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Kansas City Chiefs' Patrick Mahomes earned an additional level of trust from Andy Reid

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KANSAS CITY, Mo. -- Just by virtue of being healthy, Kansas City Chiefs quarterback Patrick Mahomes said he had a better offseason than last year, when he was rehabbing from surgery for turf toe and spent time in a walking boot.

"Whenever you come off an injury, you try to stay in shape," Mahomes said. "You try to ride the bike or do whatever you can, especially with a foot injury but it's hard to get that running in, that sprinting in. Now I'm at a better point than I was last year as far as explosiveness and conditioning-wise.

"The no-surgery thing and being able to train right out of the gate was huge for me. I feel like I'm in a way better spot physically."

A lot has already gone into a productive offseason for Mahomes, one that has seen him earn an additional level of trust from coach Andy Reid.

It started earlier than he had hoped when the Chiefs wasted a 21-3 first half lead in the AFC Championship Game and lost in overtime to the Cincinnati Bengals.

Mahomes, after throwing for 220 yards and three touchdowns in the first half, was 5-of-15 for 55 yards and two interceptions in the second half and overtime. Mahomes called that stretch "probably my worst playoff football I've ever played."

Mahomes got back into things in the spring by leading four weeks of conditioning and passing workouts near his offseason home in Texas. He threw to players, including new additions in wide receivers Marquez Valdes-Scantling and JuJu Smith-Schuster and running back Ronald Jones.

"We got some chemistry in just working with the guys for almost a month," Mahomes said. "Working out with them, throwing with them. We go to lunch, go to dinner, stuff like that. You kind of build that chemistry and I think a big part of especially our offense is having that chemistry on the field. Being able to know what the guy is doing without needing to talk about it. I think it's translated. So far in the practices that we've had, we think we're on the same page and kind of having chemistry and we're going to keep building on that."

Jones, who played the past four years with the Tampa Bay Buccaneers, said he appreciated the opportunity to get the extra work with his new quarterback.

"It definitely helped." Jones said. "For him to see my speed on routes, my timing coming out of breaks and things like that, it just helps when you actually hit the field."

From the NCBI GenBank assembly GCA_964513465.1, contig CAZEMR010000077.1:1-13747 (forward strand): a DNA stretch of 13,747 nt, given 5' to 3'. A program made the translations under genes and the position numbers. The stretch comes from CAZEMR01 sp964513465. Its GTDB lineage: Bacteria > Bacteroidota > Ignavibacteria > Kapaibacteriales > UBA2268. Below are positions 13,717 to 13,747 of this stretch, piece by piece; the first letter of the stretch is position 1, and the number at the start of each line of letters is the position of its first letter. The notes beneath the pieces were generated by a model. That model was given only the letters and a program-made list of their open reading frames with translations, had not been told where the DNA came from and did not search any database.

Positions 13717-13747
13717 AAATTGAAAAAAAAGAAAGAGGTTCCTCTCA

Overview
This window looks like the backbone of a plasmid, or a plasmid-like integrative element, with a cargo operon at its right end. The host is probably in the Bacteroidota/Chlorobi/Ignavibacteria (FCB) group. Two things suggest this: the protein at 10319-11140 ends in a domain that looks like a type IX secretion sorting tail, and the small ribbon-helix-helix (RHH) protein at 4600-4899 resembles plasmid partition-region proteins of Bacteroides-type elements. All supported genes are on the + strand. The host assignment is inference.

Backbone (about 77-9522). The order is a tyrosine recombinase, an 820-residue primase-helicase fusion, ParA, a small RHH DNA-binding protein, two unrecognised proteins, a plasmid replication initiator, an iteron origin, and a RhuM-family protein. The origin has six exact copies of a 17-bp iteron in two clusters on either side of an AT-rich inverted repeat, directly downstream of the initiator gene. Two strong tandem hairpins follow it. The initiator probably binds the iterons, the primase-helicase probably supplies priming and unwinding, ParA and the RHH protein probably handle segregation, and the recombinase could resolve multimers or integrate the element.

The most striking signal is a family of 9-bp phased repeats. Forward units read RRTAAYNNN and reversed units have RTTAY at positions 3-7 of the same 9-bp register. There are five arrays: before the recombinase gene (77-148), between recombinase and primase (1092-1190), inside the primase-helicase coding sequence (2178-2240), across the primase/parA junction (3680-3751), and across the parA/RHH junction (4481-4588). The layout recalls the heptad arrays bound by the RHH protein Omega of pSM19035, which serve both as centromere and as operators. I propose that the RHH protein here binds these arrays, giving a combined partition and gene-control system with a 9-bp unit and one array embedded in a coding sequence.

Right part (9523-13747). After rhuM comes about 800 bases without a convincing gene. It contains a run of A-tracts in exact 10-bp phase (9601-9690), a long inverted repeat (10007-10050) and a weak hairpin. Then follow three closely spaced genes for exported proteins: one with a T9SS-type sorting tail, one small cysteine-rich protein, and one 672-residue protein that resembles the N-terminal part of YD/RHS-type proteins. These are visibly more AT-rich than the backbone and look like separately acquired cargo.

Reid was comfortable enough with the arrangement that he allowed the Mahomes-led workouts to substitute for the conditioning workouts the Chiefs otherwise would have held in Kansas City in the early weeks of the offseason program.

"We talked about it and he had the trust in me to get the guys there," Mahomes said. "I thought it was cool because when you're in the building you see each other, but you're still with different coaches. You have certain meetings together. You have certain meetings you don't have together and getting down there and being able to be with those guys at all times, talk through how I see routes, and then them going to the virtual meetings and listening to how the coaches explain routes, it helped to get a better understanding of each other.

"That was the biggest thing, him trusting us to get our work outs in, get our bodies right, run the routes, get a head start."

Mahomes' offseason also included some personal milestones. He married his long-time girlfriend in Hawaii and he and wife Brittany are expecting their second child. They already have a daughter, Sterling.

"He knows that this is another step in life," Reid said. "He understands that that baby is going to cry every once in a while and he's got to get up and let mom relax. He gets all that. But he's handling that with good graces. And the energy that he brought to bring the guys down to Texas was a real positive. That's all part of the maturation process as you go forward."